This section welcomes papers on food sustainability, sovereignty and access – role of farmers and consumers in the agri-food chain governance, farmers and consumers cooperatives and new rural movements. Agricultural markets and farming have changed considerably over the last decades and agricultural production faces increasing social and environmental challenges. Family farms are a central element of rural livelihoods yet their viability is under threat, many not economically viable, and farmers, important strategic and economic players in the food supply chain, often working independently of each other, with little collective bargaining power to help them defend their interests against other parts of the chain, such as food processors and retailers. From the first cooperatives of farmers emerged in the Austro-Hungarian Empire focused on providing credit to members, there are now many cooperatives all over the world which have been in business for more than 100 years, while in many countries this model still has not taken root or has been disrupted by historic circumstances. Papers are expected to investigate ways in which cooperation contributes to securing the future of the rural livelihoods, facing difficulties such as small farm size, fragmentation of landholdings, ageing farm population & lack of new entrants. Successes and failures in the co-operative farming model may be investigated and factors explaining ways they use to overcome some of these constraints to growth. Various relationships between producers and consumers taking forms of organizations in the social and solidarity economy may be investigated and their role in dealing with today’s challenges of food poverty / access, sustainability and ultimately sovereignty, as well as the role of co-operatives and social enterprises in providing access to services and goods for people in rural and small, isolated areas and communities.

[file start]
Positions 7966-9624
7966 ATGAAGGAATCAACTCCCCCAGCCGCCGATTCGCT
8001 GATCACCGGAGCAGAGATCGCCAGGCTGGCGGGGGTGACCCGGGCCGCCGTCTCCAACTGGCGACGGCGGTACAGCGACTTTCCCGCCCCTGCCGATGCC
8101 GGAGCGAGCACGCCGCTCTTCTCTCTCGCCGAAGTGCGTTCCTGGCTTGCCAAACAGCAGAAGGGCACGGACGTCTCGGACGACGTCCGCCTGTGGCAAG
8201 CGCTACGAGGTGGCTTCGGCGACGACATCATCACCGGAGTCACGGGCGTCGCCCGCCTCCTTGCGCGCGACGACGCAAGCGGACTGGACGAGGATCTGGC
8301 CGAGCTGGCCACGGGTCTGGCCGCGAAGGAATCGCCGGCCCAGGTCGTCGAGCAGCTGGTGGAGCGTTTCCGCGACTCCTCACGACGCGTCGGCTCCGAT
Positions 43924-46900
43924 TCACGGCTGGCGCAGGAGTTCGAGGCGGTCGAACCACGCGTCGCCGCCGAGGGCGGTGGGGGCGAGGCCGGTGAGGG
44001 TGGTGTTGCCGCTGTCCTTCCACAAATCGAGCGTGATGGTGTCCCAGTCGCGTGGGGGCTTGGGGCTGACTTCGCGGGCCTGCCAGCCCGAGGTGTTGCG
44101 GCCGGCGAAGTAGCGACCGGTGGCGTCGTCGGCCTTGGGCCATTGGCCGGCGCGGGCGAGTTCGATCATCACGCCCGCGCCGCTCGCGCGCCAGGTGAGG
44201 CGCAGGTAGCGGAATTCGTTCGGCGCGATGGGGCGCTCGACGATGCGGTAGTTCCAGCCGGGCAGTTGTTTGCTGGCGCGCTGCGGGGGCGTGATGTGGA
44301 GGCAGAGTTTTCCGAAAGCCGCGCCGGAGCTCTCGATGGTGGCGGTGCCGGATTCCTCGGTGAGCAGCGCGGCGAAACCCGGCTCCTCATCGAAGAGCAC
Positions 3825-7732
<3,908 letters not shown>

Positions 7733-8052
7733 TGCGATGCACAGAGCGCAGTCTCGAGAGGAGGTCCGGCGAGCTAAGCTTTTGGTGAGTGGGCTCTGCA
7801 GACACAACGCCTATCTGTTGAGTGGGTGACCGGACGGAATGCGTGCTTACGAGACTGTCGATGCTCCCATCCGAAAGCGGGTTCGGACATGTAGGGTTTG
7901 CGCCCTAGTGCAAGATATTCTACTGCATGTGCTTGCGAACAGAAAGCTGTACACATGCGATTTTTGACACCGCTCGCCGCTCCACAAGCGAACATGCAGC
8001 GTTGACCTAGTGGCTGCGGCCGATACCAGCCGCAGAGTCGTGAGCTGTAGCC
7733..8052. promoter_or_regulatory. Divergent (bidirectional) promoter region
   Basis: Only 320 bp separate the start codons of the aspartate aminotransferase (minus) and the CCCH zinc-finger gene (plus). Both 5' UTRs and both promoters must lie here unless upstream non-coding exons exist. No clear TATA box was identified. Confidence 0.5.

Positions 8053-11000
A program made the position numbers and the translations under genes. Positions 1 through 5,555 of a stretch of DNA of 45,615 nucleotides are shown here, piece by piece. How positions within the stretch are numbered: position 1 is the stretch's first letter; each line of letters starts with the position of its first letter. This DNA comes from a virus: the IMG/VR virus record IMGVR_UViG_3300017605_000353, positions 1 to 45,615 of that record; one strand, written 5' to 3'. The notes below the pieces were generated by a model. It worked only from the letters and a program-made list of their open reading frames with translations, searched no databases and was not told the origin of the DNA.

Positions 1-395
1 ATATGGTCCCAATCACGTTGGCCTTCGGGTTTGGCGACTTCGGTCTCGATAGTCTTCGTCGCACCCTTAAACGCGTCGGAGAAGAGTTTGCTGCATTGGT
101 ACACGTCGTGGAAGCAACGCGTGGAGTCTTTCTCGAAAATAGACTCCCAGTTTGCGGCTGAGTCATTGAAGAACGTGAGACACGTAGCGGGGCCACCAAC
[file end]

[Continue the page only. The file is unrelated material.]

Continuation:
Theme 3 – Commons – historic, restored and new, collaborative commons